If such observations can be made in other parts Dominica, a minimal (albeit very slow) recovery of this species in Dominica may be possible. Orbicella annularis is among the most important components of framework building stony corals in Dominica's. Its continuous loss of live cover throughout the island, had been pointing at a collapse of the these structural components.
The invasive seagrass Halophila stipulacea, appears to persist as dominant seagrass along the west coast, where its explosive expansion between 2007 and 2012 had replaced all native seagrass meadows. I did not have a chance to see whether the remaining native strongholds of Syringodium filiforme still existed and whether H. stipulacea had penetrated the north coast, which it hadn't up to 2013. Compared to previous visits, juvenile fishes were much more common within the invasive seagrasses and there was an abundance of a dark brown, branching sponge (Haliclona sp. ?) on H. stipulacea that I had not seen before in Dominica.
Earlier this year, Kramer et al. (2016) published Dominica’s Coral Reef Report Card 2016. A substantial amount of information used to create the document was derived from this site and the studies made by students and staff of ITME (see www.itme.org/reports). Hopefully, the Coral Reef Report Card will help in reaching a wider audience and in facilitating a better understanding of the scale of Dominica´s coastal marine habitats and the chronic impacts to which they are exposed.(see also Steiner 2015).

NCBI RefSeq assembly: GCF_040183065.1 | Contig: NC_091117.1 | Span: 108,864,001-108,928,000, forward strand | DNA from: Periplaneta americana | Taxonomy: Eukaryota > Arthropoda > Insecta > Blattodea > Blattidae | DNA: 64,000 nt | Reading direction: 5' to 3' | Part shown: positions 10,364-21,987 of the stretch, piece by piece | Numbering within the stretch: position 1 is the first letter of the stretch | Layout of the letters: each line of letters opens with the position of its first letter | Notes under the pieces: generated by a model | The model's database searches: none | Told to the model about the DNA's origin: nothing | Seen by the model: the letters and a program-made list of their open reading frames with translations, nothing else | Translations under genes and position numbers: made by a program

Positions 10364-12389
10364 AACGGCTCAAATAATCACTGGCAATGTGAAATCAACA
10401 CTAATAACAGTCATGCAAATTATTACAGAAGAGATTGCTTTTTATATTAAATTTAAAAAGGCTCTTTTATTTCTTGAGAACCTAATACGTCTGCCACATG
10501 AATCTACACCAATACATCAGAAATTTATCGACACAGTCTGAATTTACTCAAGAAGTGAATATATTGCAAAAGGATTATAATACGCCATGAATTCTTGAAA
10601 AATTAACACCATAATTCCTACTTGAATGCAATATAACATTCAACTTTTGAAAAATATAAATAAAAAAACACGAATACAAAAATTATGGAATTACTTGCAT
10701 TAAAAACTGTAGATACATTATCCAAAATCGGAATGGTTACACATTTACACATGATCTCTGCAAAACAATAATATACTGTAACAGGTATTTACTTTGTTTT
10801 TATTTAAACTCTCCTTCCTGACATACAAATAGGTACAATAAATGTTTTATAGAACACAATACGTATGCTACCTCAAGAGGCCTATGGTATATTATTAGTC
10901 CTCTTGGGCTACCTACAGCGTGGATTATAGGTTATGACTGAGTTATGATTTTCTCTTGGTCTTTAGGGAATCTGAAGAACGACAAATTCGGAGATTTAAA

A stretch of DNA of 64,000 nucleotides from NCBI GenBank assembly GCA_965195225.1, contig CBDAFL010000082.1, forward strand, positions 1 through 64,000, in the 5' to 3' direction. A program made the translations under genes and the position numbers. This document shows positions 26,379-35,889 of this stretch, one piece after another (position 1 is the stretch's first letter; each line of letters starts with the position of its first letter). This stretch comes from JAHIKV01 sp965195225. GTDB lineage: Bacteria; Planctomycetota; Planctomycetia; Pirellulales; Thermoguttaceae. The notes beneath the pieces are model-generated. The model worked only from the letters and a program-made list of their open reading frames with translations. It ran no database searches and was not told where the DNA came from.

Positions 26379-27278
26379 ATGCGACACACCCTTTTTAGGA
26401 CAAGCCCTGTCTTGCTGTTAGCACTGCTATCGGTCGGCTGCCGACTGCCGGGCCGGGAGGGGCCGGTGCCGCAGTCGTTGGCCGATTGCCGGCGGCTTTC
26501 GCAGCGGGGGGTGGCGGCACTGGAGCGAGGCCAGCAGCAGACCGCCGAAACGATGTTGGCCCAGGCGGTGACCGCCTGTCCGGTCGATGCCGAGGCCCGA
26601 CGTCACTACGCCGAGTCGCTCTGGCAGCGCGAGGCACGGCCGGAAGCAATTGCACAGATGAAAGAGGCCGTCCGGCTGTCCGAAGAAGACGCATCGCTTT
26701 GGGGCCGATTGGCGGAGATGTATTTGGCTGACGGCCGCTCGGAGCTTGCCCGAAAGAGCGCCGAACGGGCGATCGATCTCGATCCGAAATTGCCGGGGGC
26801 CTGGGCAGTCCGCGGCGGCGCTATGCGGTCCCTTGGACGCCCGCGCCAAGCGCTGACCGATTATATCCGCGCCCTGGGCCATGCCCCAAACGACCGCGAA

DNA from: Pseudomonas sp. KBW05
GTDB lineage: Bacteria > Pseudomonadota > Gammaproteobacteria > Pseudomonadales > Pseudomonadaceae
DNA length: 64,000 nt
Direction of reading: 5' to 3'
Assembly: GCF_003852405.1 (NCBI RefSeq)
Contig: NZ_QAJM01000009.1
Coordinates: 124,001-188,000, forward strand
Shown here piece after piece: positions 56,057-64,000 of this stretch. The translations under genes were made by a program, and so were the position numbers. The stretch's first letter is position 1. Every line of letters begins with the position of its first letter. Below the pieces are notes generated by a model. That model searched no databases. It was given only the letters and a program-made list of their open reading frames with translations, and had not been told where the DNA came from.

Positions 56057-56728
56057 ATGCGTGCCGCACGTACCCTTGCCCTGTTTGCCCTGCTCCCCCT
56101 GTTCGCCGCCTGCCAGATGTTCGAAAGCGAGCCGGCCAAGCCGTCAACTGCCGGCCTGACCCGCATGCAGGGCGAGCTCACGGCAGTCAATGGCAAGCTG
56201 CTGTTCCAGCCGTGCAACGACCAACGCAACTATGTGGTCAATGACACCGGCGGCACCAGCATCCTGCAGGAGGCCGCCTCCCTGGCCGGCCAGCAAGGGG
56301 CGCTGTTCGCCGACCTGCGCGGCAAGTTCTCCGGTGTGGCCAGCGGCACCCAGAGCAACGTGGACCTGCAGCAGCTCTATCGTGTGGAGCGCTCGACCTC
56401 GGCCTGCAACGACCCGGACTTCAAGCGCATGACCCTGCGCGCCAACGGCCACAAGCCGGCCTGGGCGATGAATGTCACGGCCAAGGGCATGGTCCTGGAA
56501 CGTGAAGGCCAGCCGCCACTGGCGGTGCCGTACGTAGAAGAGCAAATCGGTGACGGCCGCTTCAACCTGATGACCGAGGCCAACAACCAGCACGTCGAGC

Kramer PR, Roth LM, Constantine S, Knowles J, Cross L, Steiner S (2016). Dominica’s Coral Reef Report Card 2016. The Nature Conservancy.
Alternative Link to Document
Steiner SCC (2015) Coral Reefs of Dominica (Lesser Antilles). Ann. Naturhist. Mus. Wien, B, 177:47-119.
SCC Steiner, 09.2016
Please cite: Steiner,
SCC (2016) Marine Habitats of Dominica: Status update 2016. (http:www.itme.org/mhdm/status.htm),
of Marine Habitats 2013
underwater landscape along Dominica's near shore marine environments
continues to change rapidly.
coral cover continues to decline. Even those reefs that were among
the healthiest in terms of (a) their live coral cover (15-20%) and
species richness, (b) the presence of large living coral frameworks,
and (c) a diverse array of reef fishes and invertebrates, up to
2008 (e.g. Grande Savane and Mero) have deteriorated at a pace unprecedented